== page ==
HANNITY: This is New York City Police headquarters. This is the heart and soul of America's bravest. At least seven people were injured when this bomb went off here. Now, The New York Times and the AP said on June 10th, the next day, that they had received letters from the Weathermen, this Democ -- this group with William Ayers being a part of --
HANNITY: -- you know, taking credit for this.
RAGONESE: I think he actually -- well, somebody did -- place the threatening call prior to the detonation. I think about 15, 20 minutes because they had a system down there where they put these -- lights started to blinking when they had something serious. So I believe they had a threatening phone call prior to the detonation.
HANNITY: Right. Well, this has now become front and center in this election campaign as we saw in the last debate. And that is that Barack Obama, Senator Obama, has a friendly relationship with William Ayers. Now, we know a few things -- that as a rite of passage, when he was getting into politics, he went to Ayers' house and he met with Ayers. We know that he's given speeches with Ayers.
We know that Ayers, of all days, on September 11th, 2001, The New York Times quoted him as saying, "I don't regret setting bombs. I wish we did more." What does this mean to you? And then they're friendly and they gave speeches -- even after he said that he was unrepentant.
RAGONESE: I want to remove from the political arena, but just New York City cops, OK, can -- and I know some that have -- if you associate with a known criminal or other people that associated with known criminals, you can be dismissed. And I know people that have been dismissed because they grew up with some guys when they were younger. And they went on the other side of the fence, these guys. And the cops still hung around with them and they were dismissed.
And so I believe that if that's a standard for New York City cops, that we can't associate with known criminals, that should be the minimal standard, I believe, for the president of the United States.
HANNITY: Very well said. But when Barack Obama is saying, when asked about the relationship - they've sat on a board together, they've given speeches together. In 2001, he said, "I don't regret setting these bombs." Ayers said, "I wish we did more." And Barack Obama says he is friendly with him today. What does that mean to you?
RAGONESE: Well, anybody and not just Mr. Obama, but anybody who says that, you know, to them and to the general public and onto the press, these bombings are incidents, historical events, news stories.
I have seen, like other cops, the devastation. In 1982, we had three New York City cops get blown up by the FALN at 1 Police Plaza. Two of them are really dear friends of mine in the bomb squad.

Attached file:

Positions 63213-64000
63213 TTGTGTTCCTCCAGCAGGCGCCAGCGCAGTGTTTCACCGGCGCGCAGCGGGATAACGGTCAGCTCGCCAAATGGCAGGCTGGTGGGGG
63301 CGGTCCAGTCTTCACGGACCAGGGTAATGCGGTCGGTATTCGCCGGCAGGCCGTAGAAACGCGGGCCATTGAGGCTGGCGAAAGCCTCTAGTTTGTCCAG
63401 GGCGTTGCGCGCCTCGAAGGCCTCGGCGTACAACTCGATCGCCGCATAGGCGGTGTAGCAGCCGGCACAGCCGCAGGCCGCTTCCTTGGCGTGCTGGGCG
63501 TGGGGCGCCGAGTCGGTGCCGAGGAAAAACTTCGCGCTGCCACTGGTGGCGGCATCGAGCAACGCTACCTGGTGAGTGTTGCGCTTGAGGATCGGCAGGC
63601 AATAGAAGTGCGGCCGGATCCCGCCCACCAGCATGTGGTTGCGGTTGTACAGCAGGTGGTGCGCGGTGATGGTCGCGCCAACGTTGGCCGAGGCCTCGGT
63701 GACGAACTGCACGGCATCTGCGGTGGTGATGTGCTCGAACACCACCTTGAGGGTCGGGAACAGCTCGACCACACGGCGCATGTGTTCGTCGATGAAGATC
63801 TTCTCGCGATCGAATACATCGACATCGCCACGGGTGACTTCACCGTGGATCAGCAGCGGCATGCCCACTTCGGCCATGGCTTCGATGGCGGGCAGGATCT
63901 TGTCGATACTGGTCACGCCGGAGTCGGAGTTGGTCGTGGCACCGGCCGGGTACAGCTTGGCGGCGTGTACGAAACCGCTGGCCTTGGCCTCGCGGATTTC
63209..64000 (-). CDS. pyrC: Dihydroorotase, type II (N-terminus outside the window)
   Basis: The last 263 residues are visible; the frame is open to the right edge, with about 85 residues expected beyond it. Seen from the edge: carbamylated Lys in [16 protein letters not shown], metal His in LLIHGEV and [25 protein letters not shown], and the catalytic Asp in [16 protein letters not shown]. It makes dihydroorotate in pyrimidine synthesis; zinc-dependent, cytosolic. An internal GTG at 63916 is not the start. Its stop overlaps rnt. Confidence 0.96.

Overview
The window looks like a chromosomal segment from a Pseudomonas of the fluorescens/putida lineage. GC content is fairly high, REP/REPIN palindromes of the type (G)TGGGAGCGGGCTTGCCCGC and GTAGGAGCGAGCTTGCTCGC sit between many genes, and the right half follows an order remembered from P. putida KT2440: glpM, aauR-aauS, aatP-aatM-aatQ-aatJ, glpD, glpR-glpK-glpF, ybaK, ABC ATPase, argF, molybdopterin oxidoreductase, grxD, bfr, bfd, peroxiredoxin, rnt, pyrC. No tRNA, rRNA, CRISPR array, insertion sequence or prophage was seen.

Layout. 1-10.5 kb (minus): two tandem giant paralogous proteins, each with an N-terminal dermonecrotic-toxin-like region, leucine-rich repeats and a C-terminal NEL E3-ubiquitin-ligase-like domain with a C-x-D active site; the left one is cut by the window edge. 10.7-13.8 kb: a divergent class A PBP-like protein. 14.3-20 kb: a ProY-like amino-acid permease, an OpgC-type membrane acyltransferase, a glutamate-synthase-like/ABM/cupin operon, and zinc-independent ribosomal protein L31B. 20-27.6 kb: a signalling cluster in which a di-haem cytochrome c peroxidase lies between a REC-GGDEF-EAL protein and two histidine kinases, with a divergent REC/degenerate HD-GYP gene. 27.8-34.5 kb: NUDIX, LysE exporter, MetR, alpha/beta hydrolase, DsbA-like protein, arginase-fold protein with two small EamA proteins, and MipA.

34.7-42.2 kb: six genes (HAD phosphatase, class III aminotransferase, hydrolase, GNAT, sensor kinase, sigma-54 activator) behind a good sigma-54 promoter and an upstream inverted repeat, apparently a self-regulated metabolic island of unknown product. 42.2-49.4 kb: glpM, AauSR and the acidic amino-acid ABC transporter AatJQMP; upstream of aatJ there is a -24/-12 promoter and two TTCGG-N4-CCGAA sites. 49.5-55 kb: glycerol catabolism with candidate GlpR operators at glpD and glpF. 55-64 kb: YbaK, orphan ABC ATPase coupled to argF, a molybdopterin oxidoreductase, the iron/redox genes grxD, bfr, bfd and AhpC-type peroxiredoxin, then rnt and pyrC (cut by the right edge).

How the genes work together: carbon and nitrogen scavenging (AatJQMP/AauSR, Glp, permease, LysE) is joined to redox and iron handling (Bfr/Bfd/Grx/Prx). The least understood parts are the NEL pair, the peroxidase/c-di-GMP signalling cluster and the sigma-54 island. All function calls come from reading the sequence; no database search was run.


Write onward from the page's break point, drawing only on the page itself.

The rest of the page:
RAGONESE: These people have to live with the mutilation, the serious injuries, the death that happens.
RAGONESE: It's not a news story. It's not a political tool to be used. Anybody -- once again, I will speak in generalities. I don't understand. I personally cannot understand --
HANNITY: I don't understand it either.
RAGONESE: -- how anybody could say or associate with anybody that you know or suspect could damage people - honest, hard-working people.
HANNITY: But wait. He admits to it. He admits to bombing New York City Police headquarters. He admits to bombing the Pentagon. He admits to bombing the Capitol Building. He says he didn't do enough. He says he is unrepentant and Barack -- wait a minute. And Barack Obama is friendly. Don't you think this should be a major issue in the campaign? I mean, you lived through this bombing.
RAGONESE: Well, like I say -- I mean, my standard with cops is they are held to a higher standard. I can't understand why somebody who wants to be president of the United States, I'll be perfectly honest with you, would want to associate or not condemn the actions of people in the past.
HANNITY: Are you as surprised as I am that people are actually surprised that people like me are even raising this question? This is a terrorist.
RAGONESE: Well, in those days they called them radicals, disgruntled youth, OK?
HANNITY: Is terrorist more accurate?
RAGONESE: Well, yeah. Absolutely. The acts they committed, the Weather Underground, were acts of terror.
HANNITY: Well, listen. Paul, thank you for putting a face on terror and really bringing this home. I appreciate you coming forward. Thank you.
RAGONESE: My pleasure.
HANNITY: You are a great American. You are a great hero. Thank you for being with us.
RAGONESE: You're a great American. Thank you.
HANNITY: Thank you, buddy.